So this is going to be very interesting and previously, with Hilary Franz and Bob Ferguson in the race, a lot of times people looked at them - Well, it's going to shape up like this. And there's progressive lane, they're not conservative Democrats, it's going to be that. And this is different with Mark Mullet. It changes the entire scope of the race. And many people have talked about the Carmen Best endorsement - that we certainly talked about last week on the show. Lots of people feel that was a preemptive defense mechanism, or trying to elbow out Mark Mullet, stress his moderate public safety leanings - didn't go over that well. And so I think that we may see some of these campaigns struggle to really address this directly. And it's a primary - it's not like these campaigns should be addressing each other directly - they've got a lot of work to do to get their own name ID up throughout the state. But how they position themselves and how they take advantage of any faux pas of the other candidates - it's going to be really interesting to watch.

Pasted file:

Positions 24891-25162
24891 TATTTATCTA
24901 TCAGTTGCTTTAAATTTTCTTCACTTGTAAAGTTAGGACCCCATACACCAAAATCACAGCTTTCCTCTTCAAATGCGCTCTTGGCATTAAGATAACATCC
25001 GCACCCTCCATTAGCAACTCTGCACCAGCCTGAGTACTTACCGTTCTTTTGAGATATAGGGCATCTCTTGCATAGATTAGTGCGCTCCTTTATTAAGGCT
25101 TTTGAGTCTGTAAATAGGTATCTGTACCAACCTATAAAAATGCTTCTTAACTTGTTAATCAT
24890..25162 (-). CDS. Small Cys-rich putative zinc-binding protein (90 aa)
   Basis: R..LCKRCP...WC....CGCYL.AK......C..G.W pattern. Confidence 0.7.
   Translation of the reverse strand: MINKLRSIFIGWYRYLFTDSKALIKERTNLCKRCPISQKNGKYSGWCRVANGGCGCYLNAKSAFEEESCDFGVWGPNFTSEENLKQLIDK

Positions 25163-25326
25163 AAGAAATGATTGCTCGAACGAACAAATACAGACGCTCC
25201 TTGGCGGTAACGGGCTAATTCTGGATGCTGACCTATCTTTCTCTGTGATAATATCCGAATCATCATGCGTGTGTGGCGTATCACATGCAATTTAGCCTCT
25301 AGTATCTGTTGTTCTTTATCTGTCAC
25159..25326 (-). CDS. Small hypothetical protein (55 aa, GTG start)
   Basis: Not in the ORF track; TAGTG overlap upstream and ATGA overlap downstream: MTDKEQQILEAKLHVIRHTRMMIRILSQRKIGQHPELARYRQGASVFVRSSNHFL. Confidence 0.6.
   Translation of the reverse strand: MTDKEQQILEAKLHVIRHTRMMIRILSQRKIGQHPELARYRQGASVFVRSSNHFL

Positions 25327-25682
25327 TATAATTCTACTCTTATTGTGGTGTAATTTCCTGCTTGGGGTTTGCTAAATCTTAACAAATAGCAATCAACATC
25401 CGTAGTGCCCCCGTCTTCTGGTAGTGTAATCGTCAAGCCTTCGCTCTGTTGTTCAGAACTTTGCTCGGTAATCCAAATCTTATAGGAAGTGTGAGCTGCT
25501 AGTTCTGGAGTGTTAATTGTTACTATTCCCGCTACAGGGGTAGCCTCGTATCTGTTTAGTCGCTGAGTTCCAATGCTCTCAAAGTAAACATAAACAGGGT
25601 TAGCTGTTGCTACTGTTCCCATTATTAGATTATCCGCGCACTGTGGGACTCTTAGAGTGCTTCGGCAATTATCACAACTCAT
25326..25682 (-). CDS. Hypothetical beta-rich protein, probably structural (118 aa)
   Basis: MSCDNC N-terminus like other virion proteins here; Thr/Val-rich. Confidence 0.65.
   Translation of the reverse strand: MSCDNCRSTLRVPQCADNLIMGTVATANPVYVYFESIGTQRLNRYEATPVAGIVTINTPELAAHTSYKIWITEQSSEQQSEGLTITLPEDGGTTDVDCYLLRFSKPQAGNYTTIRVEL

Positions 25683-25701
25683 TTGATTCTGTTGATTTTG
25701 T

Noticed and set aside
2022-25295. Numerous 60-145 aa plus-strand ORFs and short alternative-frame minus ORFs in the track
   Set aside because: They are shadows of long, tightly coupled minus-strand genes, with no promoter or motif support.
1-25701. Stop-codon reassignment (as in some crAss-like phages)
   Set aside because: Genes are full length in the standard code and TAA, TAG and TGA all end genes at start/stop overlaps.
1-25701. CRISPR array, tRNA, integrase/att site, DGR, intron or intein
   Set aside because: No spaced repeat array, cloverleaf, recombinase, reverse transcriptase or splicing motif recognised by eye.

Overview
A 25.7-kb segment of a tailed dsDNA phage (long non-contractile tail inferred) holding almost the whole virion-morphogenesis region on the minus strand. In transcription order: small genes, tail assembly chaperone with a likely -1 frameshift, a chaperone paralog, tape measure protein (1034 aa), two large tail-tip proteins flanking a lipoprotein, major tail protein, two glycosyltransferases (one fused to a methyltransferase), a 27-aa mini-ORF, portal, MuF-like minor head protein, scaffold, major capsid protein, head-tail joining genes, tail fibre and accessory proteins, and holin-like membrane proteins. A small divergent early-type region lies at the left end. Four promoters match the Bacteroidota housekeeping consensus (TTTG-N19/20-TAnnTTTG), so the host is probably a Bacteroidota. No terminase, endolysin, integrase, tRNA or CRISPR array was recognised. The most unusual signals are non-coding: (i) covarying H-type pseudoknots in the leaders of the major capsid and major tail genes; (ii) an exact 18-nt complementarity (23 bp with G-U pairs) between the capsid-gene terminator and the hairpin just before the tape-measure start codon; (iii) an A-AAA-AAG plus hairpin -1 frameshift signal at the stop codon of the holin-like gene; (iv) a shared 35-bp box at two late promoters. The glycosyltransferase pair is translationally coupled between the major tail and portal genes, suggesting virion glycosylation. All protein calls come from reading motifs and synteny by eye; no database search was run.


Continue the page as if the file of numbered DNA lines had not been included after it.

[00:06:27] Doug Trumm: Yeah - and it feels like Ferguson and Franz are already sparring pretty well. So definitely don't count Mullet out because I don't know that there's going to be a strong Republican in this race - I don't know that Republicans are that viable statewide currently. Mark Mullet could really clear up in that right center-ish lane. I hesitate to call it center. Yeah - we just don't really have a left candidate - and a little concerned about some of Ferguson's record on transit and Sound Transit, especially - who's really the standard bearer in this race remains to be seen.